EPAA in Lockdown
It is now over 5 weeks since classes were last held at the Imperial Hall. In some ways it’s hard to believe it’s so long, in others it seems like a lifetime since we were last there. That last lesson, knowing that, more than likely, it would be the last for who knows how long. That strange feeling of packing everything away, but taking things home I might need before being able to go back (annoyingly, I didn’t think to bring home one of my many pairs of tap shoes – I’m so tempted to order some). This was a time before ‘Zoom’ was widely known, online classes weren’t really thought of and it felt a bit like that was that, at least for the time being.
Fast-forward a week and a half, and zoom was now downloaded on to many a phone, tablet and laptop. Meetings and classes were being set up left, right and centre. In some cases people were actually now having to turn down meetings due to prior arrangements, all without even leaving their homes! This world has scarily quickly become the norm. Logging on to watch Facebook and Instagram Live sessions, joining Zoom meetings, watching filmed tutorials via YouTube was fast becoming an everyday activity in most households.
So, how does this affect me and EPAA? Primarily, we have a means to communicate, to see each other, to keep in touch. In some ways, I find this more important than the dancing, singing or drama. Of course, I don’t want students to be regressing, and would love to see progress being made at home, but the last thing I want is for classes to be an added stress in an already very strange and stressful time. In all honesty, that goes for me too.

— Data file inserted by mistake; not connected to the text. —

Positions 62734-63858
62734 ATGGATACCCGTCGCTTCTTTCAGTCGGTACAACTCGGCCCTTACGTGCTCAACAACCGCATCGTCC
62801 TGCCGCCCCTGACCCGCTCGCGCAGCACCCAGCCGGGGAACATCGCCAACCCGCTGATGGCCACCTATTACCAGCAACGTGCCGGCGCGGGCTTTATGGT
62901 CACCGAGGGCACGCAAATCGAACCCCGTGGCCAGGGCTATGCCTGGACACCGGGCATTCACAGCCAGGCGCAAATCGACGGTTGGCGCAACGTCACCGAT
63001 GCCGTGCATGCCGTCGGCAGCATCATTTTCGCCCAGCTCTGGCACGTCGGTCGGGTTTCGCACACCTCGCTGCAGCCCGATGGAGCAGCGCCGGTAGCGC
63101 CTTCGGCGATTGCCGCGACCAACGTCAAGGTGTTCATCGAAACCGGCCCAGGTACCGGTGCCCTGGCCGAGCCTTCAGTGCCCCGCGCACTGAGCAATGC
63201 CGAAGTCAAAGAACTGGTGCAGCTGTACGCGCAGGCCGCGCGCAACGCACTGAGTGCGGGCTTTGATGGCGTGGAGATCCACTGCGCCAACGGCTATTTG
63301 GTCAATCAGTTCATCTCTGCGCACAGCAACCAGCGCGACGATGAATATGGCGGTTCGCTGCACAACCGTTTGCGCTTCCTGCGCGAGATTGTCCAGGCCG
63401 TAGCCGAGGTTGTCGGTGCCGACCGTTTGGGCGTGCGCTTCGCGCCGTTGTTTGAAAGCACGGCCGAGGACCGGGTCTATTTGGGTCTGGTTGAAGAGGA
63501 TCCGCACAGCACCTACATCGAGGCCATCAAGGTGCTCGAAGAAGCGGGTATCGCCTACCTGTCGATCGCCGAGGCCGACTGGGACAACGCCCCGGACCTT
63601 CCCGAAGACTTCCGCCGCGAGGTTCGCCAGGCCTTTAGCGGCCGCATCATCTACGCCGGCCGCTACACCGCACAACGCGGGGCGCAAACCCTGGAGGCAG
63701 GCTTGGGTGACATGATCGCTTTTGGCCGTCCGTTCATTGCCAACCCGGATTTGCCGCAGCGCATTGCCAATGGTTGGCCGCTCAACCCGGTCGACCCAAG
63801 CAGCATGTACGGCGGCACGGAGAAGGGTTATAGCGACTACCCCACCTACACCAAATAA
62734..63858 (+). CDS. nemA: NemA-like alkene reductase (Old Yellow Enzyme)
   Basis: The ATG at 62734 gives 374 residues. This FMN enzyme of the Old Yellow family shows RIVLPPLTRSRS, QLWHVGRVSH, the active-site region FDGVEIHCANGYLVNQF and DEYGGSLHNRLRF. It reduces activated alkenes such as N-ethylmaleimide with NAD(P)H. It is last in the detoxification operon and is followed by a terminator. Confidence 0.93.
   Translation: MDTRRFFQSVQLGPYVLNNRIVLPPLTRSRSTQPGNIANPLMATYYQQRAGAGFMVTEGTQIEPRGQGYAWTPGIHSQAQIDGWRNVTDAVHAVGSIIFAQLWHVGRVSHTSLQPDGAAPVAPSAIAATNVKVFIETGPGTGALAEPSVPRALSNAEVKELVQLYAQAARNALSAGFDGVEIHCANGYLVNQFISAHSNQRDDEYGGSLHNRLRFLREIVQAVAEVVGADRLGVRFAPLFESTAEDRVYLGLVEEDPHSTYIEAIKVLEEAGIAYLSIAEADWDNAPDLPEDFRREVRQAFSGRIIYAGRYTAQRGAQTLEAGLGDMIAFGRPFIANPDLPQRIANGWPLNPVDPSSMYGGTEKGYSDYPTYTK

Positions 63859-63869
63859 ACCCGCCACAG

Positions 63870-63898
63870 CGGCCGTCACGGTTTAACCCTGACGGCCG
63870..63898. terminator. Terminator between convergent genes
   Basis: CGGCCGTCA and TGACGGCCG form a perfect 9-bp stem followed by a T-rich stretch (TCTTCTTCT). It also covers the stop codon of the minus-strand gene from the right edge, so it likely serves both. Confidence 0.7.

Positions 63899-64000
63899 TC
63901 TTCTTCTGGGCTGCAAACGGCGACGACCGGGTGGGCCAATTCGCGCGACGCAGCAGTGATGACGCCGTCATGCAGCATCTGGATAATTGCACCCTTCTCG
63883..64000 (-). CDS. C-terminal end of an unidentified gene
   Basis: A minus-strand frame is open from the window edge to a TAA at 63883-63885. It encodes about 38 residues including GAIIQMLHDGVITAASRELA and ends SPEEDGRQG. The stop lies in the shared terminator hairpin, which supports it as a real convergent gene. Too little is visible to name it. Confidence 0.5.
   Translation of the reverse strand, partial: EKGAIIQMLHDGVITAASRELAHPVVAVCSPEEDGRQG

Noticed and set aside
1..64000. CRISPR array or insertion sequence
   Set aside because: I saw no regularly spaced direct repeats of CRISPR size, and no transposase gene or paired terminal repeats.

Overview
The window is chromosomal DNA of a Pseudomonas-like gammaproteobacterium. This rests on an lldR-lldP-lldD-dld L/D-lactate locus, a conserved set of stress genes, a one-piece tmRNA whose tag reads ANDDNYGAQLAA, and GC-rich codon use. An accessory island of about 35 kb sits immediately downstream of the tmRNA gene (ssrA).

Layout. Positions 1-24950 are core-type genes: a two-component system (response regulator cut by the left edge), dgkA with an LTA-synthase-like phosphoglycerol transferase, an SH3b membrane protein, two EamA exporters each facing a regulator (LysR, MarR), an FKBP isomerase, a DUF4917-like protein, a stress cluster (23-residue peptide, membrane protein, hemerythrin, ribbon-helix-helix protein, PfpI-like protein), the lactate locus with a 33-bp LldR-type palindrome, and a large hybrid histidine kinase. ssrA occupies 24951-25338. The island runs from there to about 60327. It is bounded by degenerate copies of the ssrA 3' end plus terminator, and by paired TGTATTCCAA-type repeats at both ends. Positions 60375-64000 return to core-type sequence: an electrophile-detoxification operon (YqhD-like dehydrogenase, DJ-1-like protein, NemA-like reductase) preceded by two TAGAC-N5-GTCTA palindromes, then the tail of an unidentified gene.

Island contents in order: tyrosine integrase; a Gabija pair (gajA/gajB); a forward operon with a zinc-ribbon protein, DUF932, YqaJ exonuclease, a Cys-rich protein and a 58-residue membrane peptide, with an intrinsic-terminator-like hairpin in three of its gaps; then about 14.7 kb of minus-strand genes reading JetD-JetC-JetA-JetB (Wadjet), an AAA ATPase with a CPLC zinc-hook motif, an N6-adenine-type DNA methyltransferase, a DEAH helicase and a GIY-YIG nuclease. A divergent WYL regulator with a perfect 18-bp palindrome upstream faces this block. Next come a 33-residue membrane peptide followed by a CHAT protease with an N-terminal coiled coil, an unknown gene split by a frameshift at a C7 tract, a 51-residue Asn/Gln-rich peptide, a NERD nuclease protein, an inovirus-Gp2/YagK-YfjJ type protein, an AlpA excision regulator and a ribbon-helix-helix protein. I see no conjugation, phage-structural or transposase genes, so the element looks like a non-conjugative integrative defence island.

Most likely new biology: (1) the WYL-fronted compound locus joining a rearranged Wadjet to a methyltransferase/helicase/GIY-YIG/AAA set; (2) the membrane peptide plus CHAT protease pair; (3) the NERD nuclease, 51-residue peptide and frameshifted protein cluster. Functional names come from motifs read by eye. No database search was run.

I am currently living alone. Due to being identified as someone in the high-risk category who needs to ‘shield’, Noah is staying at his dad’s house for the foreseeable future. Because of situations like these, we have all come to be so grateful for the video-calling technology available to us. You might think that this means I have all the time in the world to prepare for classes, and, I suppose it does, but having nobody to bounce ideas off, talk to (or at), in those moments when a thought pops into your head, or seeing a real life reaction to a class can put a real strain on creativity and productivity and mental health in general. This is why I completely understand why some children are just not feeling like joining in with the online classes. Life has been turned upside-down for us all and, while some children find the classes give a sense of normality, for some it may well reinforce the fact that things are very different.
I can genuinely say hand on heart, that class times are a real highlight of my week. Sometimes, I really don’t feel like loading up Zoom and starting the meetings but, once we get going, it’s an escape from the world, I’m smiling, I’m not worrying. Despite being a completely different set up, and the occasional lagging issues, and difficulty keeping in time to the music over varying network connections, it’s just like being back in class (with the added bonus of being able to mute the students!).